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Thai Mortgages

Written By:
Myles Robinson - Expert Finance Advisor

Posted: Feb 8, 2023

Thai Mortgages

Thailand is becoming increasingly popular as an international property investment destination and more and more people want to get into the Thai property market, and many see a mortgage as an excellent way to do this.

The following Loan Corp guide will tell you all you need to know about getting a mortgage in Thailand.

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Why People Get Mortgages In Thailand

Recent years have seen Thailand’s economy grow steadily, making it one of the largest economies in the region. This growth and its economic position are mainly due to the country’s physical position, which is ideal for trading, its modern infrastructure, and sophisticated transport systems.

Foreign buyers have started seeing Thailand property as the ideal investment opportunity due to the affordability of luxury homes, the potential for a high return on their investment, and the low cost of living in the country.

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How To Get A Mortgage In Thailand

Regardless of what destination you have your sights set on, getting mortgage approval is rarely straightforward. Different countries and mortgage lenders have different rules you need to be fully aware of.

In Thailand, one of the primary rules you need to be aware of is that foreign investors can only own 49% of any property purchased. This percentage is based on the building and land it occupies. This rule is in place as the Thai government does not want foreign buyers to own any of its land.

Here are some requirements for foreigners to get a loan in Thailand.


  • To be married to a Thai national and have the necessary documentation to corroborate this.
  • Have worked in Thailand for a minimum of one year.
  • Live in Thailand as a permanent resident.
  • Be at least 20 years old.

The criteria mentioned above are why very few foreigners get mortgages from Thai mortgage companies and banks.


  • Passport.
  • Proof of income
  • Certified letter of employment
  • Visa documentation.
  • Recent pay slips, bank statements, or tax filing documents going back three months.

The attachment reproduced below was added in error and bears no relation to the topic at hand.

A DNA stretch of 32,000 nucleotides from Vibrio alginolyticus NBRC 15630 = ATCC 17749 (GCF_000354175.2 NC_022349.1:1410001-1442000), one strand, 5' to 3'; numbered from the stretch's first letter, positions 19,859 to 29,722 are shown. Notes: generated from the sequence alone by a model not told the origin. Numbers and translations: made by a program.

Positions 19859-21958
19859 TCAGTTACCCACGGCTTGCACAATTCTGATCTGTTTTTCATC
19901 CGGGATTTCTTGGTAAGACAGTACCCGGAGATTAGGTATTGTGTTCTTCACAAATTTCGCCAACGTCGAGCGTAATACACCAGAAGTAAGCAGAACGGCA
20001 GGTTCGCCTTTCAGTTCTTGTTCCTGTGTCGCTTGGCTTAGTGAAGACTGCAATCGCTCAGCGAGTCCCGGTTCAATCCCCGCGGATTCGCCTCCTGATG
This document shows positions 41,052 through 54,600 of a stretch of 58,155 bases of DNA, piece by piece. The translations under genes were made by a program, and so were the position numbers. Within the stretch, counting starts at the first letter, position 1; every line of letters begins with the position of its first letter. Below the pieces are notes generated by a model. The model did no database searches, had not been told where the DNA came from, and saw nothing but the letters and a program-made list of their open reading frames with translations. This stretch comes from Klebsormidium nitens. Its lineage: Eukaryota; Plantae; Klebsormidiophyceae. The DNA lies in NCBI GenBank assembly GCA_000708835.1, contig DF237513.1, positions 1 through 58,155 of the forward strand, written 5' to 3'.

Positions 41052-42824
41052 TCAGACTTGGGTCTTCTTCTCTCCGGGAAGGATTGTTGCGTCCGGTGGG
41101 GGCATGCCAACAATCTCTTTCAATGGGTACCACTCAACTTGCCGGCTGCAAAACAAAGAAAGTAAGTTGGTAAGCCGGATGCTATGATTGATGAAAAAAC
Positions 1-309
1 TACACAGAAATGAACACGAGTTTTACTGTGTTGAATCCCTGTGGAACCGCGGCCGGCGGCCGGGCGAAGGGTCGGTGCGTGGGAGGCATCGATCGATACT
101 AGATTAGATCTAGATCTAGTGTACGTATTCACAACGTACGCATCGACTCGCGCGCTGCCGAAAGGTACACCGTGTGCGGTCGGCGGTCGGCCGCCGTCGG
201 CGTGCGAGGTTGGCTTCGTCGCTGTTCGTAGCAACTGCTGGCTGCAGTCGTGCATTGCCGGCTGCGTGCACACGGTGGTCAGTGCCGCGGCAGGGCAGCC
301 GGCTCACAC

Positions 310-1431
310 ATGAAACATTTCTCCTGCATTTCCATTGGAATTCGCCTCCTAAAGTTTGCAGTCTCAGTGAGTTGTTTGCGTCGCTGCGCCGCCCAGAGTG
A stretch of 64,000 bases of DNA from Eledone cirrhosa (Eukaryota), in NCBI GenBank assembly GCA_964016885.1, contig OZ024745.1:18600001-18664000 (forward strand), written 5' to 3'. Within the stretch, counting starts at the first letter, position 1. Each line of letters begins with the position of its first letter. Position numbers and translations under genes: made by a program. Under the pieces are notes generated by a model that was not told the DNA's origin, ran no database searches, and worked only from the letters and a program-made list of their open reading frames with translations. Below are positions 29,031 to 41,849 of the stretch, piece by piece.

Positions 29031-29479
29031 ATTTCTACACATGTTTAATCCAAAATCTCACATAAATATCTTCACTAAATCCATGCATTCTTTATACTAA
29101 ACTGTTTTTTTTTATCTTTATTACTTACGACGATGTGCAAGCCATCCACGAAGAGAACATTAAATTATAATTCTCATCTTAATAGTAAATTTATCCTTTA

• Depending on your status, an Alien Registration Book or Permanent Residence book.
  • A lending institution may also ask for documents such as your birth certificate, work references, and death, divorce, or marriage certificates.

Business owners can be asked for financial statements, VAT records, proof of registration, and net working capital.

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Mortgage And Finance Options For Foreign Buyers

Thailand’s high interest rates can make deciding on a finance option challenging. Here are some options foreign buyers can try:

Please note that the viability of these options largely depends on your status and adjoined rights within the country.


Property Fees In Thailand

Beyond the cost of the actual property and the initial down payment, there are some other prices and fees that buyers have to handle:

  • Real estate agent fees – Whether you have to pay this will depend on your region, as some real estate agents are free in certain areas.
  • Transfer registration fee – The cost of transfer registration is usually around 2 percent of the purchase price.
  • Business tax – Business tax is charged at 3.3 percent of the property’s value.
  • Withholding tax – This levy will increase according to how long you hold the property.
  • Legal fees – This is typically negotiable.
  • Rental fees – There are two types of rental fees, the house & land tax, where 12.5 percent is deducted from your rental income annually and 10 to 37 percent of your rental income.
  • Business fees – Those who purchase a property via a business are liable to pay business fees that are 33% of the purchase price.

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Things To Remember When Buying A Property In Thailand

Here are a few things to bear in mind if you want to buy a property in Thailand:


People forget to account for the tax they’re liable to pay in the UK and the target destination. Be sure to put an escrow clause in your contract to clarify that you will not be paying porter tax on the condo, as the Thai government has to handle that as per their laws.

Due diligence

Conducting an extensive inspection of the property before purchase is key to ensuring that you’ll be happy with your investment. An important component of this is asking all those involved in the negotiation the right questions.